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Anyone who creates content for the web has likely heard of search engine optimization, or SEO. But what is SEO and how does it work? Here are six things content marketers should know before trying to increase their search rankings.

What is SEO?

SEO is all the things content creators do to optimize their content for visibility in search engines, such as Google. It’s not just the written copy you use on your site, says Carlos del Rio, co-author of User Driven Change: Give Them What They Want and owner of Agillian, a search marketing company specializing in technical SEO and conversion rate optimization. Good SEO also means communicating with search engines through code and semantic html markup, creating local listings, creating shareable content, making your content efficiently findable by search engines, and implementing analytics to understand your results, he says.

Why SEO Matters

Even if you think you have the best content out there, it will be tough to get the word out about your brand if people can only find this content if someone shares it on social media or if they already know to visit your site. Providing information potential customers need, when they’re searching for it, can be very powerful, says del Rio.

“Your website can be incredibly empowering for your customers to engage on their own schedule, which will take you much further than broadcast actions like advertising,” he says.

What to Know About Search Engines

Understanding how search engines work is an important piece of understanding SEO. A couple of important things to keep in mind are that search engines strive to pretend they are human, and what they show is very dependent on the person searching, says del Rio. These two points can help you better understand what kind of language, both in content and on the backend, to use to speak to search engines.

How to Rank Well

Online communication is more dependent on style and structure than other venues, says del Rio, which is why placing important information prominently will get you the best results. “Readers do a lot of scanning. If you can’t tell what is important, you will probably skip it,” he says. “If the things that look most important don’t give you what you want, you are unlikely to stay or share the content.”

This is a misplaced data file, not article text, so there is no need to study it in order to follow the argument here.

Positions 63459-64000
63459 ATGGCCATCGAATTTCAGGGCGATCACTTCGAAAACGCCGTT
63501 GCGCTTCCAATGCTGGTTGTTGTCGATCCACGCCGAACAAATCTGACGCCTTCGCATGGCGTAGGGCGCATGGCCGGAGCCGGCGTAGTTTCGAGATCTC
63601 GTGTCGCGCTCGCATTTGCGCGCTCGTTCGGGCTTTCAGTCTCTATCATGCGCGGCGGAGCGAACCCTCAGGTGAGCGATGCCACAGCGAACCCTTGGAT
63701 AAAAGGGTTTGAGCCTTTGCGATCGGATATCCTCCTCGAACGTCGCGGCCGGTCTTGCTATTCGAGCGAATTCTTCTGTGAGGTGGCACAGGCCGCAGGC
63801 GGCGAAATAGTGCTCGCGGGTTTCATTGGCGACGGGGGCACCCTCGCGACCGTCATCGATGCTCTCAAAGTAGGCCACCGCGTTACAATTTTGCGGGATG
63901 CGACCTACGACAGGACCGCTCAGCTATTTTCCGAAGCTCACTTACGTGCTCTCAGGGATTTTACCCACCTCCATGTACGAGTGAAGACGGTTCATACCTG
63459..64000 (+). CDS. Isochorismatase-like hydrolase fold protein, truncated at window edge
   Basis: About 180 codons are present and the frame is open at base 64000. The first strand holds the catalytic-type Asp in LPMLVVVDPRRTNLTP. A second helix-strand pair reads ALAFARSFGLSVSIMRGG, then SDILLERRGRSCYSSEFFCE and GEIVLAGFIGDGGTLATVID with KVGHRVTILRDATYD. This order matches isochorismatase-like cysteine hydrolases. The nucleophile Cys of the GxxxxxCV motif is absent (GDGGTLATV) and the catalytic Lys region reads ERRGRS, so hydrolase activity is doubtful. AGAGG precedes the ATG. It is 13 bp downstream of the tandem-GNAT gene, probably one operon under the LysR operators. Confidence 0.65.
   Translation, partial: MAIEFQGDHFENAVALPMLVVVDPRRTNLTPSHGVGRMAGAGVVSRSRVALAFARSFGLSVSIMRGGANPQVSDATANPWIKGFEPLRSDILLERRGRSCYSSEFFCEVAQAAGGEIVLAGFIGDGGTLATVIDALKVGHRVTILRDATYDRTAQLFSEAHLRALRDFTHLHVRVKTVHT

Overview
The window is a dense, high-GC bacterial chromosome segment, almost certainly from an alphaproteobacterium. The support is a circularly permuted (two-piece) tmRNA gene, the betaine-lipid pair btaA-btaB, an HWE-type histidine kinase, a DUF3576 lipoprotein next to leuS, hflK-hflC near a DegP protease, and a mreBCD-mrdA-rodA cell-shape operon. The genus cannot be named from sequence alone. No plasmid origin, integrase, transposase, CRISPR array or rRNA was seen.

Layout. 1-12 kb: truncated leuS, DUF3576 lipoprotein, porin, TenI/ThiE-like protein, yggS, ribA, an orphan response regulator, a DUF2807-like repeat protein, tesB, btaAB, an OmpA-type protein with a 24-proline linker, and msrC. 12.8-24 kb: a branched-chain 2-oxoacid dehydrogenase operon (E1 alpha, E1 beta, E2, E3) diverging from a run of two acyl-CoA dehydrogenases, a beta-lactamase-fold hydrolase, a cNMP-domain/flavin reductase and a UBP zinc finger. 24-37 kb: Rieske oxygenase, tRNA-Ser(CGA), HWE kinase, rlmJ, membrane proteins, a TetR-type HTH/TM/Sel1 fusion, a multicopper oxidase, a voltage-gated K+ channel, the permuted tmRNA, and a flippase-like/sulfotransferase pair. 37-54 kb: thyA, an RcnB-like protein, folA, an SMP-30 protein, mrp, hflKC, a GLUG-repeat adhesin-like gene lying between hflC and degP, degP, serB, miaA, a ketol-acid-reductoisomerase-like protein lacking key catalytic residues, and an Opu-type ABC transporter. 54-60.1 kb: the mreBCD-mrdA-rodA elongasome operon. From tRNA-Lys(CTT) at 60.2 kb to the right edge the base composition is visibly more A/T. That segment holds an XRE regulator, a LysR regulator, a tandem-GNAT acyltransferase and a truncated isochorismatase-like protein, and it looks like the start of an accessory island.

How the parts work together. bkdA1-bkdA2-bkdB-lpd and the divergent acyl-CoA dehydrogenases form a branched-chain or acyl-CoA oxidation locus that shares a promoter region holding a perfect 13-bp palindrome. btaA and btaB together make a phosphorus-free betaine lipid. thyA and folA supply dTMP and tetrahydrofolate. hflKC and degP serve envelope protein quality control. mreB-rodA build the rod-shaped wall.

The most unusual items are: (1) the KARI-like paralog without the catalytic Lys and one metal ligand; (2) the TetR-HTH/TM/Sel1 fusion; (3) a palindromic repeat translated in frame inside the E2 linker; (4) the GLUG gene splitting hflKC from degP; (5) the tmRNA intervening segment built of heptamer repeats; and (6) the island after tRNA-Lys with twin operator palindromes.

The speed of your site also could be a make or break when it comes to SEO. “If your site is slow, it will make people and search engines less invested,” says del Rio.

And while you don’t have to be a coder, learning some of the lingo can go a long way. (Learning the meaning of sitemap.xml, robots.txt, and rel=cannonical is a good place to start.)

Become Your Own Biggest Fan

If you’re truly a fan of your product or mission, you’ll be able to write and talk about your business in an engaging way that will get you better results, says del Rio. To that end, while it’s important to constantly work on improving your copy, don’t lose site of working on improving your product, too. “Good marketing can’t fix a broken business model,” says del Rio.

What the Future Holds

Over the last five years, Google has been “dumbing down” their search engine, as del Rio puts it. This push towards simplicity for users could begin to shake up things you were once told about SEO, and content marketers need to be on their toes to keep up with changes. “For the foreseeable future, smart marketers should be looking to expand their understanding of reputation management,” he says. “SEO is about more than just your site, it is about the ecosystem of your brand, your competitors, and your customers.”